Be a Honey



Transcript of Vera Sistenich  

Be a honey. help develop sustainable beekeeping in the Congo.

HandUp Congo is asking for your help to raise money to train Congolese Pygmy beekeepers in a remote part of the Democratic Republic of Congo.

Teaching sustainable methods of honey production and reforestation will help this population not only to provide nutritious honey to the fellow villagers, but also to maintain the second largest rainforest in the world. In addition, selling honey will be a source of income and a means of poverty alleviation for Pygmies in this part of the Congo.

I am an emergency medicine specialist, a Rotarian, and a hobby apiarist. My hive at my home in the seaside suburb of Coogee in Sydney, Australia is small, but very productive. Last year, I harvested over 50 kilos of honey and enough wax to make many candles. I sell the honey to raise awareness and funds for HandUp Congo's emergency medicine project.

Recently, when I was in the DLC with HandUp Congo, I came across Congo's beekeeping headquarters in a place called Boko, entirely by chance. I was traveling with my team from Kinshasa to a hospital in a place called Kimpese, when we literally stumbled upon the only cooperative of beekeepers in the entire country.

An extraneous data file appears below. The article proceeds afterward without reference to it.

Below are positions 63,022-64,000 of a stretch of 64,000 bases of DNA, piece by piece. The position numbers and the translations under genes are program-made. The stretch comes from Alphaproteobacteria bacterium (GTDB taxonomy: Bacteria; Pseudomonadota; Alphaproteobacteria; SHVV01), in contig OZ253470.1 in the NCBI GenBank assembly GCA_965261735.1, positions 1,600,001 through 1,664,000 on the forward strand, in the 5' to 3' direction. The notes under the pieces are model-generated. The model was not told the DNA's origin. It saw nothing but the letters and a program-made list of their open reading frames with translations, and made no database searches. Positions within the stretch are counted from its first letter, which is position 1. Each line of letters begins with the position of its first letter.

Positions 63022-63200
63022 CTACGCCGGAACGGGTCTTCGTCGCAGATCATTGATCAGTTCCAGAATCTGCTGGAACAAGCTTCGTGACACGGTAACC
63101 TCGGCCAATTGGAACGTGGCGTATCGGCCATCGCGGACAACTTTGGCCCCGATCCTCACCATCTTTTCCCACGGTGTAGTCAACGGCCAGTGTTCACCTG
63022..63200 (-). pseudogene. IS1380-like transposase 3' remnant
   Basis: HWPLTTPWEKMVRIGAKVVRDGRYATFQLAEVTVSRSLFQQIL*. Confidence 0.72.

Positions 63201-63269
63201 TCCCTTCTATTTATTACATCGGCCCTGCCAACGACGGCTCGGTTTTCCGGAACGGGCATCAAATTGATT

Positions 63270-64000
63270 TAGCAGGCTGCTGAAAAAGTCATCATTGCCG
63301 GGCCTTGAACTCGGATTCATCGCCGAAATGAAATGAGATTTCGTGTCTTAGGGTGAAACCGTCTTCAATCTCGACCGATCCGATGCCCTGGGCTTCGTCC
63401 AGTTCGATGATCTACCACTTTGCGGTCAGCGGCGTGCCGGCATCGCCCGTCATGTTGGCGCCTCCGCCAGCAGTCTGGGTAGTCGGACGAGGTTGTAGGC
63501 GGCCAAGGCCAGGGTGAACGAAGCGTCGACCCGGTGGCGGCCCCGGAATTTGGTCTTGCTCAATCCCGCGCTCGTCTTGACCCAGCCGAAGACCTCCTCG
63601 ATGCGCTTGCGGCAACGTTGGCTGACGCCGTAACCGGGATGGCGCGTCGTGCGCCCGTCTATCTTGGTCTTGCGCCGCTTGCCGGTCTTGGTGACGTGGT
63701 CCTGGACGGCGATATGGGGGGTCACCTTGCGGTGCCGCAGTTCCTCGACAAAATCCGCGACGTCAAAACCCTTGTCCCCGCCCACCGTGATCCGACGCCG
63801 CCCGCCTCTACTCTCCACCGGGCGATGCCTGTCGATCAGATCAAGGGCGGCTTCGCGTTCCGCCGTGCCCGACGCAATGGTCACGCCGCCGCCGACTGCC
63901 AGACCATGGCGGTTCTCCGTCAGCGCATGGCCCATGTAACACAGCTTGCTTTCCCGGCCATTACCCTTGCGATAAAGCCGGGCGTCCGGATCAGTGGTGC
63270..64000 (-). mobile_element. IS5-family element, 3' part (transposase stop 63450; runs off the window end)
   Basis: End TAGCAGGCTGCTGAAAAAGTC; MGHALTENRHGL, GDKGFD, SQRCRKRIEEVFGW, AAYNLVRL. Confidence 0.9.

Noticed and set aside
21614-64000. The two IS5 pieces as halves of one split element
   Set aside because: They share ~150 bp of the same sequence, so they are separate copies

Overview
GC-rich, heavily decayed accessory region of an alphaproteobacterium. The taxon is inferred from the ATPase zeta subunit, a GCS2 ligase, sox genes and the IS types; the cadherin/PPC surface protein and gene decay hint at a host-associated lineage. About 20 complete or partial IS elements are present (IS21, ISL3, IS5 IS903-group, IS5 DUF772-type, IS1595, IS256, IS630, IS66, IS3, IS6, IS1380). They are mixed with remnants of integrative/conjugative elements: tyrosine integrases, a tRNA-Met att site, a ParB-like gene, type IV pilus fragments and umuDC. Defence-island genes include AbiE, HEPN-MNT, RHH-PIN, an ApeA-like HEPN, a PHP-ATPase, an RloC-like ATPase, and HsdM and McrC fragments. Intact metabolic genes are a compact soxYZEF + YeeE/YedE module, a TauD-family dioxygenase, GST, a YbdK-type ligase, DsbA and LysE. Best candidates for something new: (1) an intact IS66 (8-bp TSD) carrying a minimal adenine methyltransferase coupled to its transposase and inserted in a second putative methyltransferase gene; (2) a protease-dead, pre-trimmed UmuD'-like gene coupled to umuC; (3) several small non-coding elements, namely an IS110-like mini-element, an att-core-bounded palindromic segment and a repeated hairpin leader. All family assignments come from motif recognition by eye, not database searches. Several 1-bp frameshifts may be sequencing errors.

We stopped to take a closer look, and this was when this project was born. I immediately saw the possibilities of how this comprehensive training center ‑‑‑ set up by Congolese with the help of the Belgian NGO some years ago ‑‑ could benefit one of Congo's least resourced provinces called Équateur.

I trained doctors and nurses in Équateur in August 2015. I had seen for myself how this remote, forested area is being rapidly depleted, as people, displaced by conflict, cut down trees for shelter and cooking fuel. This degradation is impacting one of Congo's most marginalized populations, the Pygmies, who are forest dwellers and also traditional beekeepers.

HandUp Congo has already supported two Congolese community development leaders to attend the cooperative in Boko to learn how a beekeeping and reforestation initiative may be established in Équateur.

What is needed

$10,000 is what is needed to help the Pygmy community there get this project off the ground. This would pay for their training and the purchasing of supplies for them to make their own bee suits, hives, frames, and smokers, and to establish their own honey label to sell products locally and beyond.

Your donation will help a Pygmy community learn best practice in caring for bees, maintaining hives, planting fruit trees and other plants attractive to bees, and combating the effects of deforestation, whilst providing themselves with a sustainable source of income.

Australians can receive tax deductibility by donating online to Rotary Australia World Community Service.


Even if you're not an Aussie, you can still donate online at this site. Thank you very much for your support.